Consulting, Inc. (CCI), a non-profit entity handling ACORN and all of its affiliates
accounting, and “actively manage[d], supervise[d] and direct[ed] the business affairs and
operations of CCI.”147 According to an affidavit by ACORN legal counsel Brian Mellor,
ACORN and its affiliates still use CCI:

        MELLOR stated that ACORN use an online payroll system
        identified as CCI OMS. . . . The information from the timesheets
        is then entered into the online system by the political organizers
        supervising the canvassers. When a bonus is paid, there is a
        comments section in the payroll system that should be used to
        explain the reason for the bonus. MELLOR stated that he
        caused payroll reports to be generated from the data in the
        CCI payroll system. He provided me with an electronic copy of
        four such reports. MELLOR opened one of the reports on his
        laptop and showed the columns titled “Incentive” and ‘Comments’.
        MELLOR pointed out that some of the entries reflect the payment
        of ‘Blackjack’ or ‘21+’.148




143
    See ERISA Fiduciary Prohibited Transaction Rules, K&L GATES ALERT, available at
http://www.klgates.com/files/Publication/7e40b6c6-2c73-4243-b353-
ae156790b296/Presentation/PublicationAttachment/af13fd44-86ef-4b2a-8a04-b49f5e613a4c/IM-
ERISA_0806_Fiduciary_Prohibited_Transaction_Rules (last visited June 22, 2009).
144
    HCSE Memo (June 19, 2008) at 13 (ACORN_004939).
145
    Boston Children’s Heart Found., Inc. v. Nadal-Ginard, 73 F.3d 429, 433 (1st Cir. 1996).
146
    §8.30 Revised Model Non-profit Corporation Act.
147
    Herman v. Citizens' Consulting, 1997 U.S. Dist. LEXIS 7376 at *1, 8 (D. La. 1997)
148
    ACORN AFFIDAVIT, available at: http://sos.state.nv.us/information/news/press/2009/pdf/AFFIDAVIT-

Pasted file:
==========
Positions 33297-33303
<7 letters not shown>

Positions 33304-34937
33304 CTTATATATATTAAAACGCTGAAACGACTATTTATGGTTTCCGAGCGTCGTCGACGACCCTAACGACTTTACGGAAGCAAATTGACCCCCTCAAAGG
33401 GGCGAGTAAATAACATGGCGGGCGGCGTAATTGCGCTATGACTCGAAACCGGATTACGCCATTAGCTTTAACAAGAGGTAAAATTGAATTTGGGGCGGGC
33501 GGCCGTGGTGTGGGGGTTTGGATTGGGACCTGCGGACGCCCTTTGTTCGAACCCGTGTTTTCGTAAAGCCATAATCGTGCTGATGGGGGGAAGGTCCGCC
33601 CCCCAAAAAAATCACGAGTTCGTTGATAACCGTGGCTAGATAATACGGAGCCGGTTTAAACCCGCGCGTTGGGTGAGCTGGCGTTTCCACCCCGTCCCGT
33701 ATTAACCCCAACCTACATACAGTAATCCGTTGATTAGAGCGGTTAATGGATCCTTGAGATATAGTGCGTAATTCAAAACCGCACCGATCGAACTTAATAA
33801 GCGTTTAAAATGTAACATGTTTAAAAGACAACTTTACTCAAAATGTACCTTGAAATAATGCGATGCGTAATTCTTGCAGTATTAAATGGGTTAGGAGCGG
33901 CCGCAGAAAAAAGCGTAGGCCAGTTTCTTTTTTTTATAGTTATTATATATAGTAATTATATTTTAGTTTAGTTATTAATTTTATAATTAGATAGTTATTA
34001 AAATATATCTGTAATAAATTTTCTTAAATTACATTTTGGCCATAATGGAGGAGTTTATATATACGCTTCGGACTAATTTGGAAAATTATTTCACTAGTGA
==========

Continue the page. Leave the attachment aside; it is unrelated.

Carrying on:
ACORN.pdf, at 9, lines 14-25 (last visited June 22, 2009) (emphasis added).


                                          Page 29 of 88
       In an email between ACORN National Executive Director Steven Kest and Ralph
McCloud, of the Catholic Campaign for Human Development (“CCHD”), Kest described
CCI as follows:

        Citizens Consulting, Inc. is an independent organization. It is a
        non-profit corporation with no special tax status run by a self-
        perpetuating board. Both AISJ and ACORN have contracts with
        CCI to do their accounting work and corporate record
        keeping. . . . CCI has two staff members who are assistant officers
        of ACORN with authority to act on behalf of ACORN solely on
        administrative matters. (For example: opening up bank accounts at
        the direction of ACORN management.) This is standard corporate
        practice. Paul Satriano, the national Treasurer for ACORN, is a
        new board member of CCI.149

Seven years prior to Dale Rathke’s embezzlement, Dale Rathke and CCI were sued by
the Secretary of Labor in the federal district court in New Orleans for violating overtime
and record-keeping provisions of the Fair Labor Standards Act.150 Federal agents from
the Department of Labor were concerned about the recent suit filed against ACORN in
New Orleans, and in an October 13, 2008 letter, James Gray, writing to Maude Hurd,
ACORN’s President, and Steve Kest, ACORN’s Executive Director, stated:

        You have been previously advised that due to the admission that a
        felony has been committed, that other federal offenses may have
        also been committed including but not limited to; Title 18 U.S.C.
        1341, Mail Fraud, 18 U.S.C. (sic) 1001, Presenting a False
        Document to the (sic) an Agent of the United States Government;
        18 U.S.C. § 1027 False statements and concealment of facts in
        relation to documents required by the Employee Retirement
        Income Security Act of 1974 and other possible offenses. Due to
        which federal Agents from the Department of Labor attended the
        October 2, 2008 preliminary hearing.151

According to an October 16, 2008 Legal Report by the Interim Management Committee,
ACORN’s ERISA concerns had not been addressed.152




149
    Ralph McCloud CCHD at 3 (Nov. 11, 2008) (ACORN_004783) (emphasis added).
150
    Herman v. Citizens' Consulting, 1997 U.S. Dist. LEXIS 7376 at *1 (D. La. 1997). The Department of
Labor alleged that “since November 1992, CCI and Rathke . . . have violated Sections 7, 11 (c) and 15 (a)
(2) and 15 (a) (5) of the Act, 29 U.S.C. §§ 207, 211 (c), 215 (a) (2) and (5).” Id. at *8.
151